‘Dark Glasses’ Review: Dario Argento’s Spiky Little Giallo Isn’t Exactly a Return to Form

Berlin: A film like this is not meant to pull on heartstrings; it’s meant to sever them.
'Dark Glasses' Review: Dario Argento's Spiky Little Giallo
"Dark Glasses"

Ten years after turning in a vampire film that was lifeless in all the wrong ways and only seven months after making an improbable comeback as an actor for Gaspar Noé, Dario Argento has returned behind the camera, returned to the genre that made him famous, and returned to the Berlin International Film Festival with “Dark Glasses,” a spiky little giallo that wants nothing more than to be labeled a return-to-form. If it falls ever-so-short, you’ve got to give it points for trying.

Shot after the 81-year-old filmmaker finished his work on “Vortex,” Argento’s latest directorial outing feels, in some small way, like a response to his rather somber acting debut. If Argento the actor was last seen quite literally fading away on-screen, Argento the director stages his follow-up to be a perfectly lurid reply, as if to say: “I’m not gone yet!”

The filmmaker loses no time setting the scene; once actor Ilenia Pastorelli (“They Call Me Jeeg”) full-body swaggers into the film’s opening shot, her sharp features accented, her lips painted a shade of incandescent red, and her blouse nearly bursting, “Dark Glasses” makes perfectly what kind of schlock its selling. Why shouldn’t it? We don’t have all the time in the world here, and Pastorelli’s Diana is a high-priced call girl with clients to see. And so, when she arrives at a swanky Rome hotel one night to find a colleague garroted and bleeding out on the ground, Diana simply walks right by. After all, a john is waiting inside.

Argento’s camera does linger for an extra beat, making sure the budget for special makeup, prosthetics, and animatronics (given two titles in the opening credits) gets put to full use. When we do catch up with Diana shortly thereafter, so too does this call-girl targeting killer, resulting in a terse but effective three car crash that leaves the killer unscathed, the lead now blind from her injuries and the young Chinese bystander, Chin (Xinyu Zhang), an orphan.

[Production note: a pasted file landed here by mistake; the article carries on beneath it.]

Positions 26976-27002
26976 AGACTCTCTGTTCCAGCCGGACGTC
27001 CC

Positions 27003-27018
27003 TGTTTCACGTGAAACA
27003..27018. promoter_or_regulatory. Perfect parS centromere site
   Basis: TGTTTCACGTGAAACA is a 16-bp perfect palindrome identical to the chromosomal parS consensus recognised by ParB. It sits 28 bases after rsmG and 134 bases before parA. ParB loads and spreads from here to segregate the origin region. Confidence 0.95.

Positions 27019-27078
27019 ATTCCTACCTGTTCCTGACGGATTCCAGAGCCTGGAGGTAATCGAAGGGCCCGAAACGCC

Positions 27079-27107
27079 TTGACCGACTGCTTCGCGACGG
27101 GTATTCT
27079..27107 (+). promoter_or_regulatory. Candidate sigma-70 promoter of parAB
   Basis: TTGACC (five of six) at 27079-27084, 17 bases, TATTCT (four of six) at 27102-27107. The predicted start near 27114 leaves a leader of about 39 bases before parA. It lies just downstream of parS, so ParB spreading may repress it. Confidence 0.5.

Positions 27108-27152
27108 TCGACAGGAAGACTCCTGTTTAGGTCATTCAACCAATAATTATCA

Running almost too long at just ninety minutes, the “Dark Glasses” packs most of its thrills into its first and third acts, which are both set at night. The film lulls for its middle act, which takes place entirely in daylight — not that it would matter to Diana, who must now acclimate to her life behind tinted shades.

Helping her with that is Rita (Asia Argento, of course), a benevolent social worker who gets Diana a seeing-eye dog and conveniently overlooks the fact that Chin has run away from his orphanage to stay with the blind woman as well. To the degree that a genre exercise more foundationally interested in cut throats and exposed cleavage wants to aim at the heart, “Dark Glasses” does give the old college try, allowing the relationship between Diana and Chin to develop in a way that almost hits a few more-than-perfunctory notes before giallo requirements once again assert their primacy.

Of course, a film like this is not meant to pull on heartstrings; it’s meant to sever them. So soon enough that psycho killer rears his ugly head and we’re back, off to a series of kills and chases on foot, by car, and through a snake-filled marsh. Like a steady hand holding a straight razor, Argento cuts through the story with clean swipes. “Dark Glasses” has little room for twists and turns; it holds nothing up its sleeve and asks little more of the viewer than to sit still and enjoy the ride.

But in replacing the more baroque orchestrations of Argento’s earlier work with something more frontal and direct, this particular ride never reaches the same heights, never gets the blood flowing in quite the same way. That this older Argento has perhaps neither the time nor inclination for the Grand Guignol set pieces of his halcyon days should come as with little surprise; though his fire stills burns and taste for blood runs strong, the film that he delivered is less a return-to-form than something altogether different.

If anything, “Dark Glasses” feels more like a heritage giallo, a calculated rebuke to that famous line from “Chinatown.” Dario Argento has made his mark on film history, has been celebrated at the world’s leading festival, and still has plenty of piss and vinegar to give. He’s lasted long enough, dammit, but unlike politicians and ugly buildings, he does not need to get respectable.

Grade: B-

“Dark Glasses” premiered at the 2022 Berlin International Film Festival.

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